Where are the days in January going? It seems only yesterday that New Year and Hogmanay wound their way round again, so here's a flashback to some of my Yuletide feasting and frivolities...

Check out my fashion, food, film and book posts on my Pinterest page:

Wednesday, 7 January 2015

Review 2015 No. 1 | Girl Online by Zoe Sugg


Welcome, welcome to 2015 (on the blog that is)! I hope you had a great Christmas and are having a good New Year and all that. Having been sidetracked with a hectic schedule in the final months of 2014 I didn't manage to read much at all, which has lead me to decide to read and review at least 52 books in 2015 (that's at least one blog post a week! :)). Without further ado, seeing as it is the end of the first week, here are my thoughts on Girl Online.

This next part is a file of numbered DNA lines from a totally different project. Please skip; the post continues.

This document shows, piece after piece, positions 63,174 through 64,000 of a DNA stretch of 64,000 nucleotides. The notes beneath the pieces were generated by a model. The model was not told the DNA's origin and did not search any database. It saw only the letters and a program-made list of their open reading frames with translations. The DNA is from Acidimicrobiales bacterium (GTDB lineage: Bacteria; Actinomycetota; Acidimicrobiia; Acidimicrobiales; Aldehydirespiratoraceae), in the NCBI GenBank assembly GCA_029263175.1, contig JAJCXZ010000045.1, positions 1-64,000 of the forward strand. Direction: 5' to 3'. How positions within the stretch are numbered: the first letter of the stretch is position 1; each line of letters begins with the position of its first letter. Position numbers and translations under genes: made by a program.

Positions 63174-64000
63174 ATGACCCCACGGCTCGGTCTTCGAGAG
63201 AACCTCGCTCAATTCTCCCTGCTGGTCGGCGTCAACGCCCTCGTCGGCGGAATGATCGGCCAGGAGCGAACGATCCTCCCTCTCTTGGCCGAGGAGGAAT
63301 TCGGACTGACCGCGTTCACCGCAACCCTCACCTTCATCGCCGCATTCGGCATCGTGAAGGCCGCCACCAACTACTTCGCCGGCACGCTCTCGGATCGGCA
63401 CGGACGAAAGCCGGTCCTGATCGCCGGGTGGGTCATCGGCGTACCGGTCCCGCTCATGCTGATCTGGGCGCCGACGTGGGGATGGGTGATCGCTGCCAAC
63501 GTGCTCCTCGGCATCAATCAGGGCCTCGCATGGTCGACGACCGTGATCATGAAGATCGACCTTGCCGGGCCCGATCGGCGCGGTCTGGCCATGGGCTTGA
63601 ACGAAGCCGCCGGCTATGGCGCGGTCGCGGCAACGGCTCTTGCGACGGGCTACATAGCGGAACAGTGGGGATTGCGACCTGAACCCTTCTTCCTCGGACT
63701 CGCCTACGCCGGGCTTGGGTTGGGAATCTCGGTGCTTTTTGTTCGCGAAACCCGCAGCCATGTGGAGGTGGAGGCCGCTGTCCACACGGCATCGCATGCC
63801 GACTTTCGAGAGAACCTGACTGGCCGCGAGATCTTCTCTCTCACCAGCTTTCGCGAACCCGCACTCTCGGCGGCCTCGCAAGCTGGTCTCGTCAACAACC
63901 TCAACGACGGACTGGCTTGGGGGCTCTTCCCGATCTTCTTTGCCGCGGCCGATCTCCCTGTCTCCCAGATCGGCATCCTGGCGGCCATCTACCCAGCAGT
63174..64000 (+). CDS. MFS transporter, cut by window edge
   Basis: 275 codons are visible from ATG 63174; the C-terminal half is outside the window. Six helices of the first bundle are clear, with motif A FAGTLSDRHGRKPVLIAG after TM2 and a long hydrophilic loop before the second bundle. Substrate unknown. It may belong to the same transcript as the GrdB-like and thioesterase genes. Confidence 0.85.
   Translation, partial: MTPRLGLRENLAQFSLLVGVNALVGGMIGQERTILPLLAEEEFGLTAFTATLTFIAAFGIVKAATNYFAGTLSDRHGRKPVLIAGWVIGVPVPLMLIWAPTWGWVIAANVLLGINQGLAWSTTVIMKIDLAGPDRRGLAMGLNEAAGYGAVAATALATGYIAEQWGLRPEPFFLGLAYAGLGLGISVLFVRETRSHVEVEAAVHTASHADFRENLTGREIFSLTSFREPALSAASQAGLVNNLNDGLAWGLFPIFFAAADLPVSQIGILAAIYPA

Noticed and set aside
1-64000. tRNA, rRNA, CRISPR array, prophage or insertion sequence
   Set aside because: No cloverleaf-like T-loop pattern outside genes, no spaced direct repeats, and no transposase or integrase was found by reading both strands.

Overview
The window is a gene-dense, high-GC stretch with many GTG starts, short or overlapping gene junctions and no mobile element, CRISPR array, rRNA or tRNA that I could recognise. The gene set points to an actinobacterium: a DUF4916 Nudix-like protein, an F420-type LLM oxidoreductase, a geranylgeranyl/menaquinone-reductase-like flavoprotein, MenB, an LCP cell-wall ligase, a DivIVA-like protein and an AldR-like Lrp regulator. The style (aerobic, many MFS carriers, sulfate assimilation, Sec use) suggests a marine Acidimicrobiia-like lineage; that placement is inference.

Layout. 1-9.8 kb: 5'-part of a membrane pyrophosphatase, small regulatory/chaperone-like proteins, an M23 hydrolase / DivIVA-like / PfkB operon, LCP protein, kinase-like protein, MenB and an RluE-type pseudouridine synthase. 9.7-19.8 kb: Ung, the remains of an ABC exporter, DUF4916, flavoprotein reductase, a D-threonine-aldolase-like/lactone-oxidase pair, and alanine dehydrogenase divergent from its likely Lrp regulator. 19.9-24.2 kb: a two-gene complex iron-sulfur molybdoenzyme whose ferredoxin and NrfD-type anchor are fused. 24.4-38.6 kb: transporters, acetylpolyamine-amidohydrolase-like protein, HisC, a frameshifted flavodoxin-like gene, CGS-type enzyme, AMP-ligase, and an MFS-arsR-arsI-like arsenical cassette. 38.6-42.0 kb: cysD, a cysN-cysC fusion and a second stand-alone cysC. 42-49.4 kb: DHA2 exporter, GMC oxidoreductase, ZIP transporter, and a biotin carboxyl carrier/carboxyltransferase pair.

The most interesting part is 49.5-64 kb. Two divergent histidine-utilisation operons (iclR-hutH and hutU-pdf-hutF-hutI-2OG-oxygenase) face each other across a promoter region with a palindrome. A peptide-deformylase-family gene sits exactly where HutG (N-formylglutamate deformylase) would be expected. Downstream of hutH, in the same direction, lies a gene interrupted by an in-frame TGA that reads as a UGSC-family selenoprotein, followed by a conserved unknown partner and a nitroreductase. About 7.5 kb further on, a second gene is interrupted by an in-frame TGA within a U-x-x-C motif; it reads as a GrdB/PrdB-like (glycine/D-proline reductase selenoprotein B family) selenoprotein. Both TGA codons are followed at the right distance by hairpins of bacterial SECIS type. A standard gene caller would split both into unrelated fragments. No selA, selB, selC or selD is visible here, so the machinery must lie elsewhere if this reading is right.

If you are au fait with all things blog/YouTube/book in the world then you'll probably know that on 25th November 2014 Zoe Sugg, or Zoella to her 6 million+ YouTube subscribers, released her first novel, Girl Online. Everything was going well, the book had rave reviews and had the highest ever first-week sales for a debut author (78,109) since records began in 1998. That was until it came out that Zoe hadn't written the book 'on her own'. Zoella and her publishers Penguin Random House eventually confirmed that Girl Online had been ghostwritten.